‘Sorry, didn’t what?
‘You didn’t narc on us man. In fact, remember what you did the next day?’
‘Um, not really.’
‘Thermite, dude. Remember? You showed us how to make fucking thermite!’
Jeremy quickly closed both of his eyes and let out a slight chuckle. ‘Was it the next day?’
‘Totally,’ replied Kyle. He paused then continued, ‘You said that if we were going to become more successful suburban terrorists, we would need to know how to make it.’
‘I said that? I don’t remember.’
‘You did. We all went into your garage and you told us about oxidation-reduction and how electrons bail out creating an endothermic reaction.’
‘Exothermic reaction, Kyle. Jeez. No wonder you need to take my class again.’
‘Yeah, whatever,’ Kyle said flippantly. ‘You poured it on top of that big ass old skillet, and boom!’
‘Yeah, the chemistry is so simple, it’s beautiful,’ reminisced Jeremy.
‘One thing that I’ll never forget though,’ reflected Kyle with some seriousness, ‘is that my Dad found out and beat the shit outta me.’ He paused and swallowed slowly. ‘And I never ratted you out, man. Never.’
Jeremy felt the pressure of this last revelation. He slouched back in his chair just a tad. ‘I confessed to your Mom about that, you know.’
‘Jo? Yeah, big fucking deal,’ replied Kyle. ‘You knew she wouldn’t ever tell Marty.’ He sat up straight. ‘Dude, seriously. Marty was a fucking asshole and you just never saw it.’
‘I did see it,’ quipped Jeremy. He said more slowly, tactfully, ‘I just well.. I just, hell, I don’t know. Look, it was a different lifetime.’
Marty was a beat cop for the National City Police Department and he and his then wife, Jo Gervais, (Kyle’s mother) were in a constant marriage crisis. Marty met Jo in New York, while employed with a private security firm. Jo made her way to New York and attended the prestigious Stella Adler Studio of Acting. Unfortunately, she had to take on various odd jobs just to make ends meet. She was waiting tables at Howard Johnson’s in Manhattan, when she had met Marty Pickens, a detective from Brooklyn. In 1968, Jo was cast as Jeanie in the Broadway musical Hair. Marty was very concerned about the entire premise of the ‘play.’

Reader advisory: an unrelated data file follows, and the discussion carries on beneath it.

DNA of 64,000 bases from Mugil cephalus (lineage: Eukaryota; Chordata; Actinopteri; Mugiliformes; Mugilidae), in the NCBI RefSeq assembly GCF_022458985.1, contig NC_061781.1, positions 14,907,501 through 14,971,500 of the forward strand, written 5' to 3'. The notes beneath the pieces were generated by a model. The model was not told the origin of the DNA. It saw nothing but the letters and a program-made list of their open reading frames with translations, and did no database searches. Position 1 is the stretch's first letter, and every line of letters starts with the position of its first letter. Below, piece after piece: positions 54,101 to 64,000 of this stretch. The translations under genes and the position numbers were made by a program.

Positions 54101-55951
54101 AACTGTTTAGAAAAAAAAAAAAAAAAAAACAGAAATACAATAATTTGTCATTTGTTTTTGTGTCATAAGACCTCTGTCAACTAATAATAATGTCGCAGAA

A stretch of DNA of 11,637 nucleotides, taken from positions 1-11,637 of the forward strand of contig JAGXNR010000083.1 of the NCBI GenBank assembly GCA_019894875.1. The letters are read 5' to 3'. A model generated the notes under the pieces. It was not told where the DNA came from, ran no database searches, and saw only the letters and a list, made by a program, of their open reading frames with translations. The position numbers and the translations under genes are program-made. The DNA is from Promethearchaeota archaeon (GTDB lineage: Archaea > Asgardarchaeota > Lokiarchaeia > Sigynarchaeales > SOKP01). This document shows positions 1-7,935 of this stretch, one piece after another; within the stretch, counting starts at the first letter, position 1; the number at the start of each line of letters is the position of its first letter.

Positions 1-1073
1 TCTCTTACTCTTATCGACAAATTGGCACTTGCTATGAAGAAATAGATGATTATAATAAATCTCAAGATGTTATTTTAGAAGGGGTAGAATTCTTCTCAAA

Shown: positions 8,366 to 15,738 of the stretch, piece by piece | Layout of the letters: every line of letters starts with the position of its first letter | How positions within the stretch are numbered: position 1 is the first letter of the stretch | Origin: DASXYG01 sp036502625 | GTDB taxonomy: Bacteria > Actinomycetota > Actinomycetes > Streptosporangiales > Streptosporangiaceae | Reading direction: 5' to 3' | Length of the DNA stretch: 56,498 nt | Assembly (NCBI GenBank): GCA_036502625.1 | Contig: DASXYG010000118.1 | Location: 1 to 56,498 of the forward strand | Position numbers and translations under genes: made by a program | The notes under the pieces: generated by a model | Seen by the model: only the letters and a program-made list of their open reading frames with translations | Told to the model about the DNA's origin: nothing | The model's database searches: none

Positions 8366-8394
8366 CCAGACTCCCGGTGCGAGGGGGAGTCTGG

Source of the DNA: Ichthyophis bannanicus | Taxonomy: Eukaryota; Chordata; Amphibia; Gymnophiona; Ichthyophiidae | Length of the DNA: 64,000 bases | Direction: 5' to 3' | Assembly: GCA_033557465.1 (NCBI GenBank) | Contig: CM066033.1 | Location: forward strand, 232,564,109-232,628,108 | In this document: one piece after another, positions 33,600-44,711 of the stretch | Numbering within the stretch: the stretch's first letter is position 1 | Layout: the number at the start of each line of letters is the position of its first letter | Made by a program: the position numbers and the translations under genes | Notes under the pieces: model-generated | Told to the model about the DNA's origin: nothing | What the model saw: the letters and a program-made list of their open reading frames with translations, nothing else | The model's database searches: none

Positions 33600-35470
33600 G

‘Ah, for Chris’sake Jo! All them hippies and negroes dancing around nude and taking drugs. I don’t want you to do it!’
‘Marty, you big lug. This is my chance to be a star on Broadway. I’m an actress. This is what I do. I act. Besides, it looks kinda fun.’
‘What? dancing around with a bunch of hippy faggots?’
Jo was a success. The rest is history. Marty never seemed to get over his first lost argument. He knew that a man was a man. A hippy was a freak and nudity, no matter how tasteful, was pornography. Nevertheless, the marriage endured and Kyle was born in 1973 in Queens. Marty got promoted to an office job at Pinkerton and Jo was starting to drift into her own world of painting, acting, singing, and reading at poetry nights in Harlem. ‘You’re down with those negro faggots again.’
‘Oh, just stop it already, would ya?’ replied Jo. ‘You need some sensitivity training.’
‘What the fuck for?’
‘First, because you’re a moron. And second, you’ll get fired carrying on like that,’ replied Jo. These sort of arguments would get Marty fuming. He’d sometimes hit Jo to let her know he’s in control. The physical abuse was not too excessive though. The real abuse came from Marty completely ignoring his only son, whom Jo loved so much, he could then hurt her by proxy.
Jo’s parents were beginning to wonder if the relationship would last and worried about poor little Kyle. They wired money to Jo by Western Union in secret wanting her to divorce Marty and move back to Boston with them. Jo almost decided to make the move until one day when Marty came home from golfing with his buddy.